noise...

Discussion in 'Canon EOS' started by lopezjohnston, Nov 17, 2012.

  1. Good evening and thank you in advance for you inputs...

    I am considering upgrade to a 5D Mark III and I was wondering if anybody can provide some experience about the increased ISO and how does noise do at 25600 and above...

    thank you again for your time
     
  2. Compared to what, J.C.? As you expected there will be noise, but what's acceptable to me might not be acceptable to you.
     
  3. What are you upgrading from? To my eyes, ISO 25,600 is usable. ISO's 51,200 and especially 102,400 are noiser. 102,400 is at the point of being unbearable.
     
  4. It's up to you, really.

    I thought ISO 3200 on a 20D was peachy. We would have stormed the fort to get that good an image in the days of GAF 500 slide film.
    It's almost always better, the newer the camera is and the 5Diii has been well reviewed on this point (e.g., http://www.cameralabs.com/reviews/Canon_EOS_5D_Mark_III/high_ISO_noise.shtml ).
    A Google™ for 'Canon 5d mark iii noise' will yield more than half a million hits.
     
  5. Noise performance also depends massively on how you convert and process the files - the camera's only part of the story, and often a relatively small part.
     
  6. Keith is absolutely right, which is one of the reasons a RAW at ISO25600 will appear so much worse than an in-camera JPEG. Canon has mixed up an awesome brew for in-camera JPEG conversions though. If you want' the best 'native' high ISO performance out of a mk3, shoot JPEGs. It'll add a couple of stops of usability (whatever your threshold for noise is) to the images.
     
  7. THank you all for your inputs...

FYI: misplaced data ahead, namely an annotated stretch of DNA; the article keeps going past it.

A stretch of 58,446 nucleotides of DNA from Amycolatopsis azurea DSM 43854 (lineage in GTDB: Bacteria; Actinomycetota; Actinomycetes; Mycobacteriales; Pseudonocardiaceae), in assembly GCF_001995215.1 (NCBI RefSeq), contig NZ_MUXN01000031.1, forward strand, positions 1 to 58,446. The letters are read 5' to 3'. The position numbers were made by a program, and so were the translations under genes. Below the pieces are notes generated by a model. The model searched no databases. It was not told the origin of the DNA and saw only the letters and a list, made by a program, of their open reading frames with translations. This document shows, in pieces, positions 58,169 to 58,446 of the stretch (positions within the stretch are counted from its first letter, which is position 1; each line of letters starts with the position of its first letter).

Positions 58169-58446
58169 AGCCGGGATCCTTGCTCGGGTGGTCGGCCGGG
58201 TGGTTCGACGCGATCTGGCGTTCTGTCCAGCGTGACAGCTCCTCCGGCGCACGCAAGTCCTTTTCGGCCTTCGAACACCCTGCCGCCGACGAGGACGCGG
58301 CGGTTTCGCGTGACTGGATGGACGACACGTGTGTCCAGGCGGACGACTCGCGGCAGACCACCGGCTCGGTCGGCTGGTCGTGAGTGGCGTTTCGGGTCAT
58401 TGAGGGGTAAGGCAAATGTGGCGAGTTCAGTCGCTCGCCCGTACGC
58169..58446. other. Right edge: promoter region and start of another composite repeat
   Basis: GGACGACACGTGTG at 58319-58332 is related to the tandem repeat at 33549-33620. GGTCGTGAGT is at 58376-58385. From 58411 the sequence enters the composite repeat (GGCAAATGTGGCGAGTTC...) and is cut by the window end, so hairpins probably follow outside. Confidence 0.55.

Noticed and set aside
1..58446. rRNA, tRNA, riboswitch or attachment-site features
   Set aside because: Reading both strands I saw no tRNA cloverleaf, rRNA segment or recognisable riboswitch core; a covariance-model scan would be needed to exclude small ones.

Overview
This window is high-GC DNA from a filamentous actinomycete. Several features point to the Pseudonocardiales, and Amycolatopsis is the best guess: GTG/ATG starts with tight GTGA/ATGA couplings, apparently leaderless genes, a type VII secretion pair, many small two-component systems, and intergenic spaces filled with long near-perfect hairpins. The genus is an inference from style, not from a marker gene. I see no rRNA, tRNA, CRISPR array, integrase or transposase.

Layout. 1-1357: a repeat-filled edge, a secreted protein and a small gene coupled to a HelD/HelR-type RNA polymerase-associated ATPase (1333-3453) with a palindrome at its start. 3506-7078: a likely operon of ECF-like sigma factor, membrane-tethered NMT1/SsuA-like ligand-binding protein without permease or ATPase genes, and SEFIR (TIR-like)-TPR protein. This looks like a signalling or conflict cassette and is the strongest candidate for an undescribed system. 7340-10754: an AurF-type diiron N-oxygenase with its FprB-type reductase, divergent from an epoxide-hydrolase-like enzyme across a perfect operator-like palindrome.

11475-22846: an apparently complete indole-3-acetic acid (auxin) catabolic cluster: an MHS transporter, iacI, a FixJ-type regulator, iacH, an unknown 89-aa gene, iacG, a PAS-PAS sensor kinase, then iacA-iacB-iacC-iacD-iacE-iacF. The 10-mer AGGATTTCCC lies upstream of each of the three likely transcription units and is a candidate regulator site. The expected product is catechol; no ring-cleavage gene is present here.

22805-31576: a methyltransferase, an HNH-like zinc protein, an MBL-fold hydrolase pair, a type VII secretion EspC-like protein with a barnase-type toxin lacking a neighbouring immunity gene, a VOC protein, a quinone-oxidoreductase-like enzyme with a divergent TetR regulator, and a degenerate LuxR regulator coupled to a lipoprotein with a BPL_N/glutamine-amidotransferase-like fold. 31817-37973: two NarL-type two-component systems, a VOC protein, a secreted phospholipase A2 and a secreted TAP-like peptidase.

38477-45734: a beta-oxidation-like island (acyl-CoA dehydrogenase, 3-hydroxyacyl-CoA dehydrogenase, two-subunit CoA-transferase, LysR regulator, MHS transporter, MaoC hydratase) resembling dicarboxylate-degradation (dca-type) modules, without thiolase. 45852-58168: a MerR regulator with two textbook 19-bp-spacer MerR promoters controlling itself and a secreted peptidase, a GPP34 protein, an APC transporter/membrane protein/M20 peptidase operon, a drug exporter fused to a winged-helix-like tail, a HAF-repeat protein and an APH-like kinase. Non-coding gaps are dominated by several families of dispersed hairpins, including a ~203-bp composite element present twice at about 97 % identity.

david, Peter: Sorry for missing the "comparison part” of the equation... I am intending to upgrade from 5D mark II...

    JDM, I will carefully read the article..

    Keith / MArcus, I was wondering about the direct raw/jpeg files before processing. THank your technical tips...

    Still too much to learn...

    I do appreciate your times and inputs..
     
  8. In my experience, the 5D3 seems to be about a stop-and-a-half better than the 5D2 in terms of high ISO noise, but it depends on many factors and may vary scene to scene.
    It's all a matter of degrees. Noise is clearly visible at ISO 1600 if you examine the files at 100 percent, but it responds well to NR processing. The 5D3 can produce high quality output at ISO 8000 and even 12800 if you expose the files carefully. Higher than that, you probably wouldn't want to enlarge the files extensively. The 5D3 at ISO 25600 can render an adequate 8x12 inch image, but beyond that size, grain could become a limiting factor.
    The High ISO NR feature on these cameras is amazing, but it only works on JPEG files. If you need to produce raw files, this feature is of no use. You might consider turning NR on and shooting RAW+JPEG in challenging situations, because those JPEG files will be quite clean.
    Your results may vary.
    00b2kv-504851584.jpg
     
  9. Dan...

    I Do appreciate your comment and time... This is what I was wondering...

    Thank you..
     
  10. Crop of the same image showing grain.
    No noise reduction was applied either in camera or in post processing, so this is a worst case scenario.
    I would expect to see this much grain in ISO 800 film, so in the grand scheme of things, the results are astonishing. Just don't expect the same noise performance that you'll see at ISO 100. Technology can't perform miracles.
    00b2l1-504853584.jpg
     
  11. 102,000 is very very grainy, but still outperforms many camera phones.
    As the ISO rises it becomes more and more critical to get the exposure right. There's not much room for error at 25,600.
     
  12. Dan, there's not too much noise in your CD collection! :)
     

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